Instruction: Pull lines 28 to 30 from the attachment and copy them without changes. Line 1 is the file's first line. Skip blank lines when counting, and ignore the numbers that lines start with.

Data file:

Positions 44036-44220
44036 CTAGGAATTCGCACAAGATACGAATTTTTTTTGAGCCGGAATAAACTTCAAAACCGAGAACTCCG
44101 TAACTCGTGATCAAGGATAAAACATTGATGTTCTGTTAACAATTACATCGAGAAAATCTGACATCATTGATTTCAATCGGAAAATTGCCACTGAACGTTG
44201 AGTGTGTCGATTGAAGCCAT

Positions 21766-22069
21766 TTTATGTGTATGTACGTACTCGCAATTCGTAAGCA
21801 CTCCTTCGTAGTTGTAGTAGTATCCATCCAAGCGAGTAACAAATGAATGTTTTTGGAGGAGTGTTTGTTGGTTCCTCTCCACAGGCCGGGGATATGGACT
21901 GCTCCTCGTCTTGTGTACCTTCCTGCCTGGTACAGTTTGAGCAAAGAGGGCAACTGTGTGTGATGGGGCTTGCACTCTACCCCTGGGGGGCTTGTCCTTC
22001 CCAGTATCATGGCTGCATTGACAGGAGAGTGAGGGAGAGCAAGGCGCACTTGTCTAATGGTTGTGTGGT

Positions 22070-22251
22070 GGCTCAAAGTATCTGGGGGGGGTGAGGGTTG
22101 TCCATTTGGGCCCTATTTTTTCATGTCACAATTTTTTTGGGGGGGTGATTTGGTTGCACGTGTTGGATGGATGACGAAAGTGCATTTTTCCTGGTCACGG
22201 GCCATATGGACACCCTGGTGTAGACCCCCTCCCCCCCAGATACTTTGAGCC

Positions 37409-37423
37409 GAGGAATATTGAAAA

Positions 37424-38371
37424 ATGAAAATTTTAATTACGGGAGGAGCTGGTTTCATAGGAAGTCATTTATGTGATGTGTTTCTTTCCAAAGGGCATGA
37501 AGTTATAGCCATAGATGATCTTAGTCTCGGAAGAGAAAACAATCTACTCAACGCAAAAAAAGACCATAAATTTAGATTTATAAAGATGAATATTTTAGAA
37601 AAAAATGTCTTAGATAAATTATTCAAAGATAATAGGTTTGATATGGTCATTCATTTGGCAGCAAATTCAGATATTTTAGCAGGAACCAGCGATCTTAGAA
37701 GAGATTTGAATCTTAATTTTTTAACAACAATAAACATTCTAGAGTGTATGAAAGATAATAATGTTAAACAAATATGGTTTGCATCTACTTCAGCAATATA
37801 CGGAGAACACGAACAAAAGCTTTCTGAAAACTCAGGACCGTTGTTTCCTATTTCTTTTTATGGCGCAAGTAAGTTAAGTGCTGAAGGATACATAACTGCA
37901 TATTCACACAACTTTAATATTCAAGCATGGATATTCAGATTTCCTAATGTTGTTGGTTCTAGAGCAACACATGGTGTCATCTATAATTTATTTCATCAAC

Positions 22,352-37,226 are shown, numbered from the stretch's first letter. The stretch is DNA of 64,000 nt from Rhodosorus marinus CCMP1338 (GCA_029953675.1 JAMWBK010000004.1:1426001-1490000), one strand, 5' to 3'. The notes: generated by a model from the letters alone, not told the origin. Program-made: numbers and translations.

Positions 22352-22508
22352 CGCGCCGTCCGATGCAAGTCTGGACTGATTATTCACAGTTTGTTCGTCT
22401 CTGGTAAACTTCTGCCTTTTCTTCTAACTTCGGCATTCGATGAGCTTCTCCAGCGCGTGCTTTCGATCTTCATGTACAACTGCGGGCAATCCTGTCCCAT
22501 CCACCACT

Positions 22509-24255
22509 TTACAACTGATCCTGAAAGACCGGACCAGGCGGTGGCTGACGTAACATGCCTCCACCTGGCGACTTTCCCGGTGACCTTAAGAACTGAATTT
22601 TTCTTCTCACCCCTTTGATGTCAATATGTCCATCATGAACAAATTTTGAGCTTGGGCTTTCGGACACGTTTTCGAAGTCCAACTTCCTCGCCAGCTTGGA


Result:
Positions 22509-24255
22509 TTACAACTGATCCTGAAAGACCGGACCAGGCGGTGGCTGACGTAACATGCCTCCACCTGGCGACTTTCCCGGTGACCTTAAGAACTGAATTT
22601 TTCTTCTCACCCCTTTGATGTCAATATGTCCATCATGAACAAATTTTGAGCTTGGGCTTTCGGACACGTTTTCGAAGTCCAACTTCCTCGCCAGCTTGGA